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If the credit agencies mislead consumers, do we need a new score?

The Consumer Financial Protection Bureau has made a blockbuster announcement: It has charged Equifax and TransUnion, two of the three major credit reporting agencies, with violations of the Dodd-Frank and Fair Credit Reporting Acts and ordered them to pay over $23 million in fines and consumer restitution.

The CFPB claims the two companies sold customers fake credit scores and lured people into buying expensive credit monitoring services they didn't intend to purchase. They lied to consumers who were only trying to improve their financial health.

That $1 credit score you bought wasn't exactly your credit score

According to a report in The Atlantic, Equifax and TransUnion each offered consumers a chance to see their credit scores, which are crucial to obtaining credit and directly affect the interest rate the consumer is offered. The scores range from 300 to 850 and are assigned based on the individual's current debt level, access to unused credit balances, payment history and other factors.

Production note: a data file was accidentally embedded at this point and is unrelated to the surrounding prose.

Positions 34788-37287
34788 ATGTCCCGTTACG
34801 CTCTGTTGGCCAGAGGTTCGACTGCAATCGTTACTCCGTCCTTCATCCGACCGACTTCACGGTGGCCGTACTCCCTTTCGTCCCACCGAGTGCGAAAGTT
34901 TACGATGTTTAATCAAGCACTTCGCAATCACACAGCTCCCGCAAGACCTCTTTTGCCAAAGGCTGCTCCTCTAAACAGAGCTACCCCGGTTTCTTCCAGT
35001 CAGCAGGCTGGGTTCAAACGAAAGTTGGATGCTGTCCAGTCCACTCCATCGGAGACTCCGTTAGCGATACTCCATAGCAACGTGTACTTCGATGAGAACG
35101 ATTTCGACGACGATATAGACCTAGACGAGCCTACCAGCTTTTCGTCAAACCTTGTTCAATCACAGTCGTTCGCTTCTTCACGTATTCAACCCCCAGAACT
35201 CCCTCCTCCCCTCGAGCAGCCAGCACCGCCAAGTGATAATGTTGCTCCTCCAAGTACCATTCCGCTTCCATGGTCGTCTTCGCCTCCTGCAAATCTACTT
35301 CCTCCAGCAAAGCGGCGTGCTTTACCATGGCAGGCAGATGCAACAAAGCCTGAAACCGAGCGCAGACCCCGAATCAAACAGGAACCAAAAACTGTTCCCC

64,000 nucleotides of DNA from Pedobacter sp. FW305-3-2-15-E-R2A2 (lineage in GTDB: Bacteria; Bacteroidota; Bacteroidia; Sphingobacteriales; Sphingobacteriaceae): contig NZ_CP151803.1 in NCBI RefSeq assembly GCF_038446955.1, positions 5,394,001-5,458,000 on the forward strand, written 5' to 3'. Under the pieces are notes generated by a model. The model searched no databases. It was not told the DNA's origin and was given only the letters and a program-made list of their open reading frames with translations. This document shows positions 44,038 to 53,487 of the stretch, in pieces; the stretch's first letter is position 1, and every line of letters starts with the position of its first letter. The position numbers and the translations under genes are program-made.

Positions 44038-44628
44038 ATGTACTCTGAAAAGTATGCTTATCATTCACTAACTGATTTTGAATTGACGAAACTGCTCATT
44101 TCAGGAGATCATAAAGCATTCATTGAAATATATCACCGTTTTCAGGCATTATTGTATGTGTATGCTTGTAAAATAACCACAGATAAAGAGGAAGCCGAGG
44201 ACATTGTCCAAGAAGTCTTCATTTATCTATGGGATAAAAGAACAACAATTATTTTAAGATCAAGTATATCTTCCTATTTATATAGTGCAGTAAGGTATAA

Under the Fair Credit Reporting Act, you are entitled to a free copy of your credit report from each of the three major credit reporting agencies (Equifax, TransUnion and Experian) every 12 months. Unfortunately, your credit score is not included in that, simply because the FCRA did not require it. Instead, Equifax and TransUnion offered to sell it -- sometimes for $1, other times as part of a free trial.

According to the CFPB, those free and low-cost credit scores were a scam. What they sold was an "educational" credit score -- not the kind lenders actually use when making credit decisions.

That '30-day free trial' meant automatic subscription enrollment

The CFPB also accused Equifax and TransUnion of engaging in a deceptive advertising tactic by using an undisclosed "negative option." In other words, consumers were given the impression they could get their credit report, credit score, and credit monitoring free for a week, or even a month. In reality, people were signed up for a subscription program that would start charging them $16 per month or more unless they canceled it before the trial period ended. This was not disclosed clearly and conspicuously, as required by law.

Equifax was also charged with a Fair Credit Reporting Act violation. The FCRA to requires them to provide an annual credit report for free -- and forcing people to watch ads before they were given that report is not providing it for free.

"Credit scores are central to a consumer's financial life and people deserve honest and accurate information about them," says the CFPB's director -- and that's especially true when people are just trying to be responsible. So what are we to do now?

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